There are plenty of railings available for the home, but railings are not the same as stair handrails. Railings are found on balusters on stairways. Decorative wooden railings, whether for balusters or for walls, are often designed to mimic the look of stair railings of 150 years ago.
Railings vs. stair handrails
will not prevent a fall
Decorative wooden railings may match the décor of the house. They may be effective as guardrails, to prevent falling off the side of the stairs. But they are not effective handrails because they do not provide a proper grip to assist climbing the stairs or to hold securely to prevent falling down the stairs.
5 times stronger
Functional stair handrails must provide a ‘Power Grip’ where the fingers wrap most of the way around the diameter. Research has demonstrated that a ‘Power Grip’ is five times stronger than the ‘Pinch Grip’ used on an ornate guardrail. Imagine trying to use a hammer if the handle were shaped like a decorative stair railing.
Promenaid handrails were created to resolve mobility challenges with style and ease of installation.
Functional stair handrails specification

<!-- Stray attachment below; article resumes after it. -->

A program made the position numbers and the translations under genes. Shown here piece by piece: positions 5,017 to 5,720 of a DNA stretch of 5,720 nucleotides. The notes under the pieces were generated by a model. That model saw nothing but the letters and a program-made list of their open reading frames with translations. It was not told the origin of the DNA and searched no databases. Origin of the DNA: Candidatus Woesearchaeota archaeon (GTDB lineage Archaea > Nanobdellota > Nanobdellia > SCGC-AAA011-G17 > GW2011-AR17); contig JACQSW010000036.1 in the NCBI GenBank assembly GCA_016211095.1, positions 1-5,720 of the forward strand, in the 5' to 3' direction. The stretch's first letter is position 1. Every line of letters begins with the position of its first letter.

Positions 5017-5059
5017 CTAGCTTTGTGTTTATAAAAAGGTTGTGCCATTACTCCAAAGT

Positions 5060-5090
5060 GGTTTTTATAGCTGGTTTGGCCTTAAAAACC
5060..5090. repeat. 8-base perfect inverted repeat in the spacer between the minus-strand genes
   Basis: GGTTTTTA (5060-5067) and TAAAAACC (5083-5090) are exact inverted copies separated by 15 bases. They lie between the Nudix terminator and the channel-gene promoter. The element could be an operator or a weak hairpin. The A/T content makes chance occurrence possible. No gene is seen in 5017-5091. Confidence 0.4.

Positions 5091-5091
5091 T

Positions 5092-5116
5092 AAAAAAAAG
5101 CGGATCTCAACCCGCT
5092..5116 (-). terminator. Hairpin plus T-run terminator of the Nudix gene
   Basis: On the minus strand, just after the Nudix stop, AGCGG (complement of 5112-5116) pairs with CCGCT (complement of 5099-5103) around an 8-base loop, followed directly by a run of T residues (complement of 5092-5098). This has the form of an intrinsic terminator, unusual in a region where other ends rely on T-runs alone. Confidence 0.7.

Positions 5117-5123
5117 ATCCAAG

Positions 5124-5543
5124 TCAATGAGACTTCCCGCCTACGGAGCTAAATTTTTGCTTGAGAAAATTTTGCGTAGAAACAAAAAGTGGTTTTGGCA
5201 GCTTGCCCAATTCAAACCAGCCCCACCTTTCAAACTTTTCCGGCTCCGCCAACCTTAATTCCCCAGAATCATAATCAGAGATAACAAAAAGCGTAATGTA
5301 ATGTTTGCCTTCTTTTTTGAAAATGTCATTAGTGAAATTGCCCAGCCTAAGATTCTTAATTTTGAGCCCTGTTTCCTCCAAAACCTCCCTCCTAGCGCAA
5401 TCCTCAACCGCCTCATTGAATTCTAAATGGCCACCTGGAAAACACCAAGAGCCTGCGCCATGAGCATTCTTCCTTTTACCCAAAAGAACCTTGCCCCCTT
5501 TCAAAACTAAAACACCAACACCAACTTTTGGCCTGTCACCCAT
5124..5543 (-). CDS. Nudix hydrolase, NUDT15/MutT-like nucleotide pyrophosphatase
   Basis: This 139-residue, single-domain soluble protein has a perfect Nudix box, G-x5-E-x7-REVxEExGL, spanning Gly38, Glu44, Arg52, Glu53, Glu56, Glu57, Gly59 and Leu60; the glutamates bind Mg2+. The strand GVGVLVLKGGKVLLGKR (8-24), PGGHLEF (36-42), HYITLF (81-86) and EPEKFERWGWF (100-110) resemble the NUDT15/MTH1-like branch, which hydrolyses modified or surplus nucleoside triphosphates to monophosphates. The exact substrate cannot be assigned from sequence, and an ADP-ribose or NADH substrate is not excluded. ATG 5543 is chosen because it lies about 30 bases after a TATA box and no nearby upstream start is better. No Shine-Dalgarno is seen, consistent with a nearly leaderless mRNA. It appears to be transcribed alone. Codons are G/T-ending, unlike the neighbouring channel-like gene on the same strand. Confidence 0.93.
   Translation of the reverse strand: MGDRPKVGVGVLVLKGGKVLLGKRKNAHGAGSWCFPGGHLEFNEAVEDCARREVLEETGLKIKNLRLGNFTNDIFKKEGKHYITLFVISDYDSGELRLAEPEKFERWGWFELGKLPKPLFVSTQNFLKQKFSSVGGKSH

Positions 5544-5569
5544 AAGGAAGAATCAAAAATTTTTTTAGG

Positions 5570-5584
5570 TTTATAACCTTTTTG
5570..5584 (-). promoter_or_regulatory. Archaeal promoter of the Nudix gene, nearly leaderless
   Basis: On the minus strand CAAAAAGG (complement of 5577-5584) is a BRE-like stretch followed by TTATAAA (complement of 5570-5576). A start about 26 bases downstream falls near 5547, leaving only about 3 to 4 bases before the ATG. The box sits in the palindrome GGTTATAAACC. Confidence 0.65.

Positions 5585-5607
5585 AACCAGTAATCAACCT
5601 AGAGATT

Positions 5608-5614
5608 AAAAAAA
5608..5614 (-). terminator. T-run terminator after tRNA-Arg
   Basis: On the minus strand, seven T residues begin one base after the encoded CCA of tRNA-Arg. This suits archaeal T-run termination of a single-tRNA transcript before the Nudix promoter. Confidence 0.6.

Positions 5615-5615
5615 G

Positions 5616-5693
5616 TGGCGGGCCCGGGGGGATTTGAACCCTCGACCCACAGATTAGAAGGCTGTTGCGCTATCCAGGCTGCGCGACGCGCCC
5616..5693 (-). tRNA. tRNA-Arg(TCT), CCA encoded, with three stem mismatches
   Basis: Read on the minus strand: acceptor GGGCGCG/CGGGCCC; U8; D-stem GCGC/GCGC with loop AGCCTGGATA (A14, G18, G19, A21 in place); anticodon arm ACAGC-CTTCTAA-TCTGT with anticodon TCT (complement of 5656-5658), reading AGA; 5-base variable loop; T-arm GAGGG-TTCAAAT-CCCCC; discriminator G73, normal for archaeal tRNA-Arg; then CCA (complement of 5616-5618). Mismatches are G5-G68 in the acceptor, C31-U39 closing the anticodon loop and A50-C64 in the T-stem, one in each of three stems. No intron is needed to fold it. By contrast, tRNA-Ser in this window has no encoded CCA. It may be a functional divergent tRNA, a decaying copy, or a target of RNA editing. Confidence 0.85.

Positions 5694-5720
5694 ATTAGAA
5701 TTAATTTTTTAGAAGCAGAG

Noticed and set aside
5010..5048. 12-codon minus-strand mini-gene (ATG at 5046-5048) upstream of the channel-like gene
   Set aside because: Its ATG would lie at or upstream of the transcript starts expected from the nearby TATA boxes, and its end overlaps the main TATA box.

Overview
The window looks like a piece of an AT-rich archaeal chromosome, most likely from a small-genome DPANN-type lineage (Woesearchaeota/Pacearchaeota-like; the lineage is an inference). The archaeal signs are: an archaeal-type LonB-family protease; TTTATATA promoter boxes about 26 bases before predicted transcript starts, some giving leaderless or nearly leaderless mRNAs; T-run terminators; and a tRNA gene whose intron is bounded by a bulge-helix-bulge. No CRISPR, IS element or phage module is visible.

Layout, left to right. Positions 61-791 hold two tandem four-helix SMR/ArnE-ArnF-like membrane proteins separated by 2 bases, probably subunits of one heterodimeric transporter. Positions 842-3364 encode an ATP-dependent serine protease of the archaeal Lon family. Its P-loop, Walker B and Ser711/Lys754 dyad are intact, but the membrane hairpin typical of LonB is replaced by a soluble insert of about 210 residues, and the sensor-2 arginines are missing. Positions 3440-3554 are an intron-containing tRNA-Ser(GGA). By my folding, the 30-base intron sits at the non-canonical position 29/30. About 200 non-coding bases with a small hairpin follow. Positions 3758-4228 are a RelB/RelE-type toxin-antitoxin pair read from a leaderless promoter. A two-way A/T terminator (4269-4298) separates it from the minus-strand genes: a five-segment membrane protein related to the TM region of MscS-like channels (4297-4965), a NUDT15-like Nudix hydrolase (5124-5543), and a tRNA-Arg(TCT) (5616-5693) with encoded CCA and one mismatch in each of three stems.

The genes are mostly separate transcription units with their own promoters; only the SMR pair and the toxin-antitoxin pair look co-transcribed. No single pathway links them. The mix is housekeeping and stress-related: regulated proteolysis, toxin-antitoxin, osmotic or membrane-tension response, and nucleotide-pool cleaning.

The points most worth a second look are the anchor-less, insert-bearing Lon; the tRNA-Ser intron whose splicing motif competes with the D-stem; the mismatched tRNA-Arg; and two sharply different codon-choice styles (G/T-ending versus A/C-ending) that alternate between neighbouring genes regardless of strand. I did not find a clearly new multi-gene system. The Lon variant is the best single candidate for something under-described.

- Have a round profile between 1½” and 2” in diameter to allow hands to wrap around fully and achieve a ‘Power Grip’
- Extend the length of the entire stairway with no break, to ensure the railing can be gripped at all times. The handrail must be continuous through all slope changes and curves, across landings, and around corners.
- Mount with brackets that do not impede the movement of the hand along the railing. L-shaped brackets are preferred over brackets that slope on a diagonal.
- Have a minimum of 1½” between the handrail and the wall
- Terminate with a 90-degree return to the wall to prevent clothing, bags or emergency fire hoses from becoming hooked on the end
- Be able to withstand at least 500 lbs. of force in any direction